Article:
This article was written by Brent Heutmaker
In June 1999 the Houston Astros were starting a 10-game homestand against the San Diego Padres. This was the Padres’ first trip to the Astrodome since they had eliminated Houston from the playoffs the previous October. Houston’s record was 36-23 while San Diego stood at 24-36. After the teams split the first two games, 39,773 fans were on hand for the Sunday afternoon rubber match, which featured Houston’s Shane Reynolds on the mound against San Diego’s Heath Murray. But this game would not be remembered for anything that happened between the lines.
San Diego broke on top with a run in the third inning. In the fourth, Murray got out of a jam. Craig Biggio and Ricky Gutierrez had singled to put Astros at first and second with no outs. Murray struck out Jeff Bagwell and Derek Bell before Richard Hidalgo flied out to end the inning. In the sixth inning, Murray allowed a single to Reynolds. Biggio singled and Gutierrez sacrificed the runners to second and third. After an intentional walk to Bagwell, Bell, who up to that point had hit into a team-worst nine double plays,1 hit an opposite-field grand slam home run into a picnic area inside the right-field foul line.2 Suddenly, the Astros had a 4-1 lead
Murray said, “I don’t know what to do. The pitch Bell hit was three inches off the ground. It was the hitters leading up to Bell that hurt me. If I get Biggio, Gutierrez doesn’t bunt. It’s sad, because that is the best I’ve been all year. I felt awesome. Mechanically, I was right there. It seems like I can’t get through the sixth. If I expect to pitch up here, I have to go longer. But I know I can do it. I know I have the stuff.”4
Not long after was when things got weird and scary. In the eighth inning, with Houston still leading 4-1, San Diego reliever Trevor Hoffman had thrown one pitch to Jeff Bagwell when Houston manager Larry Dierker suffered a grand mal seizure in the dugout. Medical personnel treated Dierker for more than 20 minutes before he was taken to Methodist Hospital. The seizure was caused by a tangle of blood vessels in his brain that had ruptured. Dierker had brain surgery and missed the next 27 games.
Bagwell described what happened: “I was getting ready to step in, and the umpire said, ‘Hold on,’ I looked around, and everybody was running to the dugout. Larry had collapsed. He couldn’t talk. He was shaking violently. He was shaking the whole time. It was shocking. We’re all stunned.”5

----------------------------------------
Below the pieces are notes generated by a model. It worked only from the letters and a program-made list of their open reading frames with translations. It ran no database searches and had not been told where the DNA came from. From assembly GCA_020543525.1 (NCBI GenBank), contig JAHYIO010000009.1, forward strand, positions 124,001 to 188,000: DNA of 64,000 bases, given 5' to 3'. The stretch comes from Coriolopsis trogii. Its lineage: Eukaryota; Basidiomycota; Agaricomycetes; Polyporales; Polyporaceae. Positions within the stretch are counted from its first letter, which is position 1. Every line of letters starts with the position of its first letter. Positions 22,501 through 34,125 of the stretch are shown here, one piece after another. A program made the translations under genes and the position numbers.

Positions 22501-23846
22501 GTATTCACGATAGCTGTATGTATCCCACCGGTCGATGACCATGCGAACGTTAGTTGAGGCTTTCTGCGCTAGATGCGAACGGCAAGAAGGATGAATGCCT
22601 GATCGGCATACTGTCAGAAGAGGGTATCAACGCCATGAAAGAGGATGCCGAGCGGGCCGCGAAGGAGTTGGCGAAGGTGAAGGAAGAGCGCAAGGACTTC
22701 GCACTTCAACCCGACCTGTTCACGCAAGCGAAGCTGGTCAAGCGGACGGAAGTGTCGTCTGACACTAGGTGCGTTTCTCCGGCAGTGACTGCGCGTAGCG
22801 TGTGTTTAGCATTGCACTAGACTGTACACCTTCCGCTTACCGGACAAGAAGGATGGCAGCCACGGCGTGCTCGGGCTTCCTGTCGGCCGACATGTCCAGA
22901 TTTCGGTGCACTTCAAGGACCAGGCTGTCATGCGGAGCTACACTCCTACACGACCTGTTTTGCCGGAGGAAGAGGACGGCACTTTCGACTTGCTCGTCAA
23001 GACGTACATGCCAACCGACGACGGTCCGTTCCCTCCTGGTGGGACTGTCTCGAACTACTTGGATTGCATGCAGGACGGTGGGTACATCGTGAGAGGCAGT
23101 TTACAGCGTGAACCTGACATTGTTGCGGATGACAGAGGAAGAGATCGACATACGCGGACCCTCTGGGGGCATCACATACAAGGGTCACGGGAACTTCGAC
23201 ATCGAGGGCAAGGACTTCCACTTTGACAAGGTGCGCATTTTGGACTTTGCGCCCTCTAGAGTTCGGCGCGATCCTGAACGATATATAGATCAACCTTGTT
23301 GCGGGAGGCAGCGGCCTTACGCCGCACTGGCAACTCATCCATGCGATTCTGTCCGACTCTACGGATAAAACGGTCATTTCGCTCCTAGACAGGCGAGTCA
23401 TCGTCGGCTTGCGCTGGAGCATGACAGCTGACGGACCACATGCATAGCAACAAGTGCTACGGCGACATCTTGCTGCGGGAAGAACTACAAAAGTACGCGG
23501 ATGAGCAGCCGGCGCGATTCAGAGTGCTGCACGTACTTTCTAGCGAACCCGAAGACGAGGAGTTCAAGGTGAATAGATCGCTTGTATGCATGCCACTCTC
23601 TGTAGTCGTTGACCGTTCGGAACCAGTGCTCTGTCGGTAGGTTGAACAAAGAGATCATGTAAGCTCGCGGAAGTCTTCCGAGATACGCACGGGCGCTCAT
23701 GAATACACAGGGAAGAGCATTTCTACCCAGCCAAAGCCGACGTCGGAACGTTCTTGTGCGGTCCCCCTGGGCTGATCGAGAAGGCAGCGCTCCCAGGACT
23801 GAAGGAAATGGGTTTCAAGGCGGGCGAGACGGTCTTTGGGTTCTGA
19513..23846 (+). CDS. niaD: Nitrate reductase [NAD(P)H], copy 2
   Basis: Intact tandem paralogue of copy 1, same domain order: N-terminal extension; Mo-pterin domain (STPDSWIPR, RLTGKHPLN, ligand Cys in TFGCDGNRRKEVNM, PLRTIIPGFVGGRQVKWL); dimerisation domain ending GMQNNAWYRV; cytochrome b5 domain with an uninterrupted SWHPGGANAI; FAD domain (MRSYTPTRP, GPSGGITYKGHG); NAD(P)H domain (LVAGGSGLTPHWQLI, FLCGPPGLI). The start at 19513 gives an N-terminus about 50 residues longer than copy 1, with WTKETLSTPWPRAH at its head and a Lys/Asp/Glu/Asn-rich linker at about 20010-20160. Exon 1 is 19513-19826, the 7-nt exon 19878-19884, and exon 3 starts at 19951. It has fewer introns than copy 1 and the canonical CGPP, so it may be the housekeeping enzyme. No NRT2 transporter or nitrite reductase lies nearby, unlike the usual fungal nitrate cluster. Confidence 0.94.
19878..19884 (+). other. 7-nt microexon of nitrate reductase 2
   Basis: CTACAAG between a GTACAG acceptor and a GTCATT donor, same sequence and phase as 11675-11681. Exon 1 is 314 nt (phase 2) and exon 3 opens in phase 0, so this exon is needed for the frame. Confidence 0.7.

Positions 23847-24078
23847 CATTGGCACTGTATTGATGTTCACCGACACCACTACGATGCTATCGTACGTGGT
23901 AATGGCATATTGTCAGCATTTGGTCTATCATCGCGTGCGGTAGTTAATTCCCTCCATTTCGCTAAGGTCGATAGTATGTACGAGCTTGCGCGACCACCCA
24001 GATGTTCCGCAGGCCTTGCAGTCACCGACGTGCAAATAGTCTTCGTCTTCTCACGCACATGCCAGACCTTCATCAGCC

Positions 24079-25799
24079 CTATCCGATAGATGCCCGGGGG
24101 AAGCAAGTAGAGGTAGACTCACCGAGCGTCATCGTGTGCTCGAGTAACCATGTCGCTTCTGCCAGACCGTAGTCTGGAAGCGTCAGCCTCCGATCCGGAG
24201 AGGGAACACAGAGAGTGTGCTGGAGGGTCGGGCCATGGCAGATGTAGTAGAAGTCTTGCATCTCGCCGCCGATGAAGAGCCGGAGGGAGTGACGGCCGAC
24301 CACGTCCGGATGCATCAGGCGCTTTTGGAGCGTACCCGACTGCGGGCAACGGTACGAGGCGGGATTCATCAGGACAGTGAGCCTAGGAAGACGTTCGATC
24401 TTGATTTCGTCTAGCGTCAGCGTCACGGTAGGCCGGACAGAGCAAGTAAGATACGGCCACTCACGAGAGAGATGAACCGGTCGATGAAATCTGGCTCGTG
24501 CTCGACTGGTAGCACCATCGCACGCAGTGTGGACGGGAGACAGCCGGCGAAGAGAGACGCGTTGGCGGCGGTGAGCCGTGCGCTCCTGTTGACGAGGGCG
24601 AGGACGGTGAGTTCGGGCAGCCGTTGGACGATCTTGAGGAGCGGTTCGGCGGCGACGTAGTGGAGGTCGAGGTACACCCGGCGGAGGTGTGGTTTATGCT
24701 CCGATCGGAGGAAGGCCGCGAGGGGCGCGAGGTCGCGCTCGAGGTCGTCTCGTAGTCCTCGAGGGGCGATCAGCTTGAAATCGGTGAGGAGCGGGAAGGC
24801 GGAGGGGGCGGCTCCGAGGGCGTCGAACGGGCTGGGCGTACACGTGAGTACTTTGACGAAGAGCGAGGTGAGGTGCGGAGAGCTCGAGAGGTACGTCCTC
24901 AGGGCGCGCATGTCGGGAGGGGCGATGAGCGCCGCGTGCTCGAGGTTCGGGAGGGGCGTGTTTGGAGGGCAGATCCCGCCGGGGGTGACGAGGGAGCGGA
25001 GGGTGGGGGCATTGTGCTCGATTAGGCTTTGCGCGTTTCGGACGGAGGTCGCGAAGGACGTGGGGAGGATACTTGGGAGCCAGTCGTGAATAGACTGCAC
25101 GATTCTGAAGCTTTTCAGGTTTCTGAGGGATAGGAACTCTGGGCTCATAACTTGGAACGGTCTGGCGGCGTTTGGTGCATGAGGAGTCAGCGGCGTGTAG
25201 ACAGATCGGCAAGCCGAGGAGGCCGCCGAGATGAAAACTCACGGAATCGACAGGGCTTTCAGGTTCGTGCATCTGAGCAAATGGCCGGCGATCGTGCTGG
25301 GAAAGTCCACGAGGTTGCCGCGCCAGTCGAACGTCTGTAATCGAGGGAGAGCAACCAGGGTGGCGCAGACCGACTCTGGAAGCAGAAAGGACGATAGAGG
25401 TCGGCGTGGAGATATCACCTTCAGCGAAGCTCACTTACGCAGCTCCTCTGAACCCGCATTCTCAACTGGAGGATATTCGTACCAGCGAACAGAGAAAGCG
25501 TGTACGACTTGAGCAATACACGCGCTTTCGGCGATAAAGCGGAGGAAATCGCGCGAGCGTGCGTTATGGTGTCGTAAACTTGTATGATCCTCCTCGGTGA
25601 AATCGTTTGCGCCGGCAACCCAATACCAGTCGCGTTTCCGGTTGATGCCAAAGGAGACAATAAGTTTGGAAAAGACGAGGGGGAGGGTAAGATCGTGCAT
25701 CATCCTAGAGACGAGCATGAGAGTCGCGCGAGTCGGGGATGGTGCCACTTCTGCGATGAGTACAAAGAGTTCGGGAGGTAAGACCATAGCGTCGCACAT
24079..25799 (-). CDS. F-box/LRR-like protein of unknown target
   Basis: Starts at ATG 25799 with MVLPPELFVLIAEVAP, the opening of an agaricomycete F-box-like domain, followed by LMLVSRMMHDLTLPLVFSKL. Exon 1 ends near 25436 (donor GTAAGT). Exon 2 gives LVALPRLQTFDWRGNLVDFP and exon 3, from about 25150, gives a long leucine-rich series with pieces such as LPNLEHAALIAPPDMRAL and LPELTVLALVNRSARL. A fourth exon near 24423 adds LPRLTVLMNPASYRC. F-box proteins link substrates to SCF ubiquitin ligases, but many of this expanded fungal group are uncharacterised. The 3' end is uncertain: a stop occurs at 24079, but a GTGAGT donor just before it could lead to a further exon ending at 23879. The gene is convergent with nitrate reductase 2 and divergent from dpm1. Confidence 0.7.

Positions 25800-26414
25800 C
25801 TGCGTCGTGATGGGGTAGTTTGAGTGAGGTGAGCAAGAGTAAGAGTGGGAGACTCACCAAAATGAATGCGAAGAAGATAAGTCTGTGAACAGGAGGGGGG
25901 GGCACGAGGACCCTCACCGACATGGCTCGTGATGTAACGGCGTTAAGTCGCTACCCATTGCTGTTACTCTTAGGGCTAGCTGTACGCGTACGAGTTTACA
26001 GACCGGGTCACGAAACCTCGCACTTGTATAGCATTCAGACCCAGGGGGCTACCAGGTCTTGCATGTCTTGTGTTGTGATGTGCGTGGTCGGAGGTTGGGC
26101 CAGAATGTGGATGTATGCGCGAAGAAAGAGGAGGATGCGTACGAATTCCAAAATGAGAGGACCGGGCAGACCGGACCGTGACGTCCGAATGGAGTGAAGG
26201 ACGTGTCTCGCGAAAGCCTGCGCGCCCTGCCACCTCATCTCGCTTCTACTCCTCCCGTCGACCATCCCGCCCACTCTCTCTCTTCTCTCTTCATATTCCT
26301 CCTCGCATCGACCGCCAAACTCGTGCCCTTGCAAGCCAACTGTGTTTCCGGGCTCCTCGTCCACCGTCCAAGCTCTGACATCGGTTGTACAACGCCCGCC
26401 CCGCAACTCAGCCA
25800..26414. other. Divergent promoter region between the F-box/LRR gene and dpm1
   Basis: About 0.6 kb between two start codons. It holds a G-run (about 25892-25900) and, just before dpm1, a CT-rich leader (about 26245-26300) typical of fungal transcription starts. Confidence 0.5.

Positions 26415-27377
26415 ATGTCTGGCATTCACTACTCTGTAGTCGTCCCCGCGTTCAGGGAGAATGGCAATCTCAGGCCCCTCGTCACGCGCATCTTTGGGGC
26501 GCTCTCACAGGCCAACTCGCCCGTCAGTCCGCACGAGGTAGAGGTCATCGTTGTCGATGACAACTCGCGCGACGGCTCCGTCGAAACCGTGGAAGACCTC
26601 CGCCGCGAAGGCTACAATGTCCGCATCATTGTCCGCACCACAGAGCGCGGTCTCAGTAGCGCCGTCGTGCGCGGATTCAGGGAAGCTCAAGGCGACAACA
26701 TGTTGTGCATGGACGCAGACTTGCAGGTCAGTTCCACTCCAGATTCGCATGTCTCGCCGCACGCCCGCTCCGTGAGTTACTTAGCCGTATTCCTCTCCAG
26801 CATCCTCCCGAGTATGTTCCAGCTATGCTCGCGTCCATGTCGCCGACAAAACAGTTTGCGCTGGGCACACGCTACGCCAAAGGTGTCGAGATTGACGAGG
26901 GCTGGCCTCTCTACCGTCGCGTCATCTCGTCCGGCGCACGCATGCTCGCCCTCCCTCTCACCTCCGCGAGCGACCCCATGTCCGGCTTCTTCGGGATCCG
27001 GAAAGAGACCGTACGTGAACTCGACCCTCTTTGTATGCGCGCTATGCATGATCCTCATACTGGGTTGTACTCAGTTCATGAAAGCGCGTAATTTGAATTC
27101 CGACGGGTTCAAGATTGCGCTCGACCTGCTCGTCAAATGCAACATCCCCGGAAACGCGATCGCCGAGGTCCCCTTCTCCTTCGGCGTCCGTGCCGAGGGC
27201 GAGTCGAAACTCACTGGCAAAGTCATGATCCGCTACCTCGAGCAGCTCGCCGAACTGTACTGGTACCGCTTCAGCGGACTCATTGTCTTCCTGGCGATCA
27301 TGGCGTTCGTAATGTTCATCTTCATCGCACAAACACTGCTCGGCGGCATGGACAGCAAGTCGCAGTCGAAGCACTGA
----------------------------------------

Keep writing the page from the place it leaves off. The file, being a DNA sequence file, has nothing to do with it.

Astros owner Drayton McLane Jr. talked with San Diego owner John Moores about how to resolve the unfinished game. They agreed to suspend the game until San Diego’s next trip to Houston. McLane said, “For the San Diego players as well as our players, their heart just wasn’t into finishing this game, and the umpires felt the same way.”6
Medical problems had already affected the Houston coaching staff. Hitting coach Tommy McCraw was on medical leave while undergoing treatment for prostate cancer, and first-base coach Jose Cruz was on leave undergoing treatment for an irregular heartbeat. Harry Spilman was filling in for McCraw. The Astros would be two coaches short until Cruz’s return about a week later.
Houston general manager Gerry Hunsicker promoted bench coach Matt Galante to interim manager. Galante had been a coach in the Houston organization since 1980 and had been the bench coach for a year. Galante said, “You never want to take over under these circumstances. I really don’t feel like I’m taking over, because this is Larry’s team and things are going to be done the same way. We’re going to play the game the way we’ve always played it. Hopefully, Larry will be back shortly; until then, we’re just going to try to win them one by one for Larry”7
Galante talked about being two coaches short, “I think we’ll be OK there. I think I can handle my bench job as well as run the team until Larry gets back. Cheo (Cruz) will be back (Friday), so that will help us.”8
The completion of the suspended game was scheduled for Friday, July 23. The Padres and Astros were to play a regularly scheduled game that night. While Dierker was out, Galante’s managerial record was 13-14. Galante never managed again in the major leagues.
Since returning from the surgery, Dierker’s Astros had a 5-3 record. Dierker said of the rescheduled game, “We don’t want to miss the opportunity to close out that win. We have placed a great deal of importance on this one inning.”9